The announcement by the Irish National Liberation Army (INLA) that it has decommissioned its weapons has been strongly welcomed by the main political parties in Ireland but greeted with condemnation by hardline republican groups and mixed reactions from its own supporters.
In a statement issued in the name of the INLA leadership today, it was confirmed that the group has disposed of its arms in recent weeks through the Independent International Commission on Decommissioning arms body, headed by Canadian general John de Chastelain.
A spokesman for the Irish Republican Socialist Movement (IRSP), of which INLA is part, said last October that the group was ending its armed struggle. There was no commitment to decommissioning at the time and it was unclear that the group intended to surrender any weaponry.
The announcement comes just a day before a deadline for paramilitary decommissioning set by British Direct Ruler Shaun Woodward. Legislation that allowed armed groups to dispose of their weaponry without fear of prosecution is due to run out tomorrow.
IRSP spokesman Martin McMonagle told a press conference in Belfast this morning that the group had disarmed.
“We make no apology for our part in the conflict,” Mr McMonagle said.
“We believe that conditions have now changed in such a way that other options are open to revolutionaries in order to pursue and ultimately achieve our objectives.”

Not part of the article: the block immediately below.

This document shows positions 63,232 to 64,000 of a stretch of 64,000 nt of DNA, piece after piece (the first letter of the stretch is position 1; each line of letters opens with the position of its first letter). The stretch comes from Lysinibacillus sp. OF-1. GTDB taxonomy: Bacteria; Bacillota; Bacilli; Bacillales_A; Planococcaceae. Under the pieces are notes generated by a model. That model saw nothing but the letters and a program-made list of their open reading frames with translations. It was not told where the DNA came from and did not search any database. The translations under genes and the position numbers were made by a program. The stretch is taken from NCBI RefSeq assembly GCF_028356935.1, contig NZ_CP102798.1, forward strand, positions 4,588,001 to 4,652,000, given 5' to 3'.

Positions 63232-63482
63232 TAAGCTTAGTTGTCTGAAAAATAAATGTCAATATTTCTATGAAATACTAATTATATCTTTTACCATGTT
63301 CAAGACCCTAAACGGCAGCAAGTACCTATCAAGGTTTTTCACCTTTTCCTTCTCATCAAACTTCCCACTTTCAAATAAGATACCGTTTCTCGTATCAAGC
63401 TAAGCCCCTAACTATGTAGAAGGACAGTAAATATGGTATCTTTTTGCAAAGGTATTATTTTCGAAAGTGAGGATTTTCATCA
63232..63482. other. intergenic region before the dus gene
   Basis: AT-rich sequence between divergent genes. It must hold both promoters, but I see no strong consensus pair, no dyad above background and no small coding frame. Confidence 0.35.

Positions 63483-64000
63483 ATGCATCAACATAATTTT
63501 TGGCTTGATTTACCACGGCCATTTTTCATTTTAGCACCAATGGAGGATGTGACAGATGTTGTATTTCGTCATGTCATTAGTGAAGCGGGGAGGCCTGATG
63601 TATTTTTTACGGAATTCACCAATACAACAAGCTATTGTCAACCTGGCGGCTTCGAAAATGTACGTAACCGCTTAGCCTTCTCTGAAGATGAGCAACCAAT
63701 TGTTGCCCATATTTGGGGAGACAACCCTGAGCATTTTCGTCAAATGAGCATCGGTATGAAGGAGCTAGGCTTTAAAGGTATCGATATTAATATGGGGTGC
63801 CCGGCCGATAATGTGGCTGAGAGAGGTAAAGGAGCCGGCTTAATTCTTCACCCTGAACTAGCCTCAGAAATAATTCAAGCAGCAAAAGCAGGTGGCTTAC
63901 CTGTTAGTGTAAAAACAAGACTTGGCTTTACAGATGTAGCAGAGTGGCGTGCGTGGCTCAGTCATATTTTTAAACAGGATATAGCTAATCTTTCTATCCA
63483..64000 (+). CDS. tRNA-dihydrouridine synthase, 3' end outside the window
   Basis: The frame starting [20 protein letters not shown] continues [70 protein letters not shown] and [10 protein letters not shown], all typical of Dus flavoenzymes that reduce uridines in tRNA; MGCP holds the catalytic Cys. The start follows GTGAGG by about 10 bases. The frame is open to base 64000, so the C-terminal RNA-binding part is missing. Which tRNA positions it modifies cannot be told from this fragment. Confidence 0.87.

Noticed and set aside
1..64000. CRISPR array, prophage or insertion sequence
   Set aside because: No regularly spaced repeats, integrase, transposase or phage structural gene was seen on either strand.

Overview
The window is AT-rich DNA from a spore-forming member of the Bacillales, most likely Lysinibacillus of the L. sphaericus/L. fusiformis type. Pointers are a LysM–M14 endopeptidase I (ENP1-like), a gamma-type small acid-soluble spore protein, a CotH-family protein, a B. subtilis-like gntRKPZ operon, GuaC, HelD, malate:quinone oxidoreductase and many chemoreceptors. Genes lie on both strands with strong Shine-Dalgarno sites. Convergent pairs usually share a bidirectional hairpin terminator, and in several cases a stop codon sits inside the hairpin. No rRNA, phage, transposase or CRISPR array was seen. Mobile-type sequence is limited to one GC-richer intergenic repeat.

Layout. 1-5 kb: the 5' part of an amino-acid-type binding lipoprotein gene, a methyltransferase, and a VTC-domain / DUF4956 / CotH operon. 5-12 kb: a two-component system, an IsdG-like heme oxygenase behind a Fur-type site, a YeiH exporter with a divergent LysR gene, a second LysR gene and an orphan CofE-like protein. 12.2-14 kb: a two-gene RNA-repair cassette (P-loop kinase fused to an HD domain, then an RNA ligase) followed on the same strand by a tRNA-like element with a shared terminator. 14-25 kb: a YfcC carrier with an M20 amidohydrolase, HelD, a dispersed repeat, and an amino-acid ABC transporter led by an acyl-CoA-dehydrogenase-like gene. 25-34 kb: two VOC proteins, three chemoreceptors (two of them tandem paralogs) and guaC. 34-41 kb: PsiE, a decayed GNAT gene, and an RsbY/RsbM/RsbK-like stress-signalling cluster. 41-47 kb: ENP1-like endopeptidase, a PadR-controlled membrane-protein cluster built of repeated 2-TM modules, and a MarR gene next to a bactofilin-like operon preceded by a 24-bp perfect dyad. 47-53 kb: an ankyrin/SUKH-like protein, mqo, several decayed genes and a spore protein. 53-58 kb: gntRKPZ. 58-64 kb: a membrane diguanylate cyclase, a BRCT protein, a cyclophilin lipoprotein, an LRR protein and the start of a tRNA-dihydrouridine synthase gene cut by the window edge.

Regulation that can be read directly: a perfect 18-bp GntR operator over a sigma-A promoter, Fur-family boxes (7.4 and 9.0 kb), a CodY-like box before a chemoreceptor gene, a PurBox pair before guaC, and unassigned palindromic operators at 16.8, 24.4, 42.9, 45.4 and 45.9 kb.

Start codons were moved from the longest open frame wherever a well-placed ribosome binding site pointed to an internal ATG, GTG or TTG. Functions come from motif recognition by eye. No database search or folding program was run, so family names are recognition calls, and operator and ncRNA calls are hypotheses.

He said the INLA had been on ceasefire for 12 years and had now handed over all its weapons to work on encouraging political progress.
“We can also confirm that the INLA has disarmed through a joint facilitation group consisting of local, a national and an international organisation. This was done in a process in accordance with international standards,” he said. “We hope that this will further enhance the primacy of politics ... and that it will in time unite and advance the working class struggle in Ireland.”
The consultation group included Irish trade union leaders and an academic, who worked with the IICD. The trade unionists today confirmed they had witnessed the destruction of a substantial amount of weaponry.
The INLA was formed in 1975 and became notorious as an erratic and fractious organisation until it called a “complete ceasefire” in 1998.
Three INLA members: Patsy O’Hara, Kevin Lynch and Michael Devine - along with seven IRA members - died during the 1981 hunger strikes.
Its biggest attack was in Ballykelly, County Derry in 1982 which killed 11 British soldiers and six civilians were killed. Among its most high-profile attacks was the assassination in 1979 of Conservative MP Airey Neave, the shadow British Direct Ruler in Ireland.
A second IRSP spokesman, Willie Gallagher, said the INLA would not apologise for its armed campaign. Questioned about the Neave assassination, he said Airey Neave was a “casualty of war. We have no regrets whatever about that particular action,” he said.